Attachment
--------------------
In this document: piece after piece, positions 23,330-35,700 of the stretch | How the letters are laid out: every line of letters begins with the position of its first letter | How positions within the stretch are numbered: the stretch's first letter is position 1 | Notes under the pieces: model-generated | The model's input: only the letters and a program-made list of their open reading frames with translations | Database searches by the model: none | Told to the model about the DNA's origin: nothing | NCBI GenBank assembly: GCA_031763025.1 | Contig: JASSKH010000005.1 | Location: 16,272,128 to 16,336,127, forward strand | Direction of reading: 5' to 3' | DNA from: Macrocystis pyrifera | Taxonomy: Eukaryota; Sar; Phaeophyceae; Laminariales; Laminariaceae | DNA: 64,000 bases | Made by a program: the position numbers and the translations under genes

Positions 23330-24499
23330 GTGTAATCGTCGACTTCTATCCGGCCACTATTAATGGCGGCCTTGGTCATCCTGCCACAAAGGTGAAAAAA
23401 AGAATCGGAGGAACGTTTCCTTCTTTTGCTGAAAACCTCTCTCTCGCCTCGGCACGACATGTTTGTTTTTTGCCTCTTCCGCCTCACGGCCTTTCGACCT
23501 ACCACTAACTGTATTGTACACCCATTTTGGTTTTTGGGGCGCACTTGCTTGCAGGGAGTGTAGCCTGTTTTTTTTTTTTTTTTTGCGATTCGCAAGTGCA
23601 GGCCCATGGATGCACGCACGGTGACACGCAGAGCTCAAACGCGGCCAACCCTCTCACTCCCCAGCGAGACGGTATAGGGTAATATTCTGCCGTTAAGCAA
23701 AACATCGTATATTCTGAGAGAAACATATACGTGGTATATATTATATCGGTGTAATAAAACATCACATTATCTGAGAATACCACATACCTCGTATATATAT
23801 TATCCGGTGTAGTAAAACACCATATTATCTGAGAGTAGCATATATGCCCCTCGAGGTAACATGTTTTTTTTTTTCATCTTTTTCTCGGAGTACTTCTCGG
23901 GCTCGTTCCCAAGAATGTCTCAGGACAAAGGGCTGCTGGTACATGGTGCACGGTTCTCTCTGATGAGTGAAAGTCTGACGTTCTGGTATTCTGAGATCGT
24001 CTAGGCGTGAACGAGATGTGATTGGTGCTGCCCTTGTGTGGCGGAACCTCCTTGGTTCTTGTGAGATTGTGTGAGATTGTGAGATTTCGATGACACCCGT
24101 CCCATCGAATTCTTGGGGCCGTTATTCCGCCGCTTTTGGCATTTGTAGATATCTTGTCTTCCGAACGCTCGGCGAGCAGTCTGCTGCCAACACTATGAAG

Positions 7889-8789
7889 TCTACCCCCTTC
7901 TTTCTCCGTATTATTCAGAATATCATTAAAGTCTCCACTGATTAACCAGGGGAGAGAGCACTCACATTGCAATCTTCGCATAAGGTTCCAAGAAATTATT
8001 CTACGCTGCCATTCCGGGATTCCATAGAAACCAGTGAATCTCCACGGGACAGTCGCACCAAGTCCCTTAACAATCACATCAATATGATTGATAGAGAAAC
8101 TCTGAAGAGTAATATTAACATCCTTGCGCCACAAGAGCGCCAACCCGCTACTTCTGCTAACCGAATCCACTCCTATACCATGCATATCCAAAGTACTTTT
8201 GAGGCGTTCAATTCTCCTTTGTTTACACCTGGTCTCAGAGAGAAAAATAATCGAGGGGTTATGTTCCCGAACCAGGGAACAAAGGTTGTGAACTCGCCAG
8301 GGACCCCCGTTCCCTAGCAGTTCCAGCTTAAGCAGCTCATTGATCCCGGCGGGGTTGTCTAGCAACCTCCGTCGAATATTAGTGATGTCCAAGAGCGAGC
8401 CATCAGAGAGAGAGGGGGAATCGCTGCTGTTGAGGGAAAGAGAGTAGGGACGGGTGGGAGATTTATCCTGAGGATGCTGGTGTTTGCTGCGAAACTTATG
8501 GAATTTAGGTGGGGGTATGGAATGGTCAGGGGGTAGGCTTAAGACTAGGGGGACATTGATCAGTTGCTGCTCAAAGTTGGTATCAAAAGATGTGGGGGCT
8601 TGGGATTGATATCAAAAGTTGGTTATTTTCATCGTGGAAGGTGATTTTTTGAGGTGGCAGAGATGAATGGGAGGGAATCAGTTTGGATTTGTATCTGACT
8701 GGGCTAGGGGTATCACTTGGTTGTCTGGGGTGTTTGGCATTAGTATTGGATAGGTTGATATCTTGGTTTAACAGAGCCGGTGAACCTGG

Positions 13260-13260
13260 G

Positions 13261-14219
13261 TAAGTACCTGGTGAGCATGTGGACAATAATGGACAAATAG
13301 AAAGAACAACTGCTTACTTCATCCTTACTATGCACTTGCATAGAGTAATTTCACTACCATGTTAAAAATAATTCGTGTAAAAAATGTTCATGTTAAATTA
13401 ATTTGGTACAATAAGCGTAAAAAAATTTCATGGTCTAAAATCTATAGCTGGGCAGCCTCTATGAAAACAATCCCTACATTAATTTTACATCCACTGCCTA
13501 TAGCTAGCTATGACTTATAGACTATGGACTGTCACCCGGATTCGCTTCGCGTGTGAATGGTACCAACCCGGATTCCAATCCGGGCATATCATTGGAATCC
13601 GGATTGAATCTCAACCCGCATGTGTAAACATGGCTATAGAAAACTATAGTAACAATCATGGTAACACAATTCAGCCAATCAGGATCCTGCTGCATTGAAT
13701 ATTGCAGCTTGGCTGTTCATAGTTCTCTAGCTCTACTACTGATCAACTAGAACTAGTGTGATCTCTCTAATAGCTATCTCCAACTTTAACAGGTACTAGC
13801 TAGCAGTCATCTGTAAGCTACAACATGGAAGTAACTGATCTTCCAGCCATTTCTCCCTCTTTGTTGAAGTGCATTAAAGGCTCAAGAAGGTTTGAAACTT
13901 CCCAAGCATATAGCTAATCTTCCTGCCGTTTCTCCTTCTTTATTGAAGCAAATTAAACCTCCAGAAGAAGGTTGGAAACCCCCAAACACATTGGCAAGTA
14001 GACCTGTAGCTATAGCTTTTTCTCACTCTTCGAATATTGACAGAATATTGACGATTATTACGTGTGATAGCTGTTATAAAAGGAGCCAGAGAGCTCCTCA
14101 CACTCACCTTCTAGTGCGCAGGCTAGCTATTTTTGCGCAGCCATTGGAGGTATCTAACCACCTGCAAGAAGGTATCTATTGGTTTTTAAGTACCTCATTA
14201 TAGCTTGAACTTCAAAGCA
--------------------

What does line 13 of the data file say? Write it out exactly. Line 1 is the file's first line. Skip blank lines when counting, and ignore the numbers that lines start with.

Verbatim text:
7889 TCTACCCCCTTC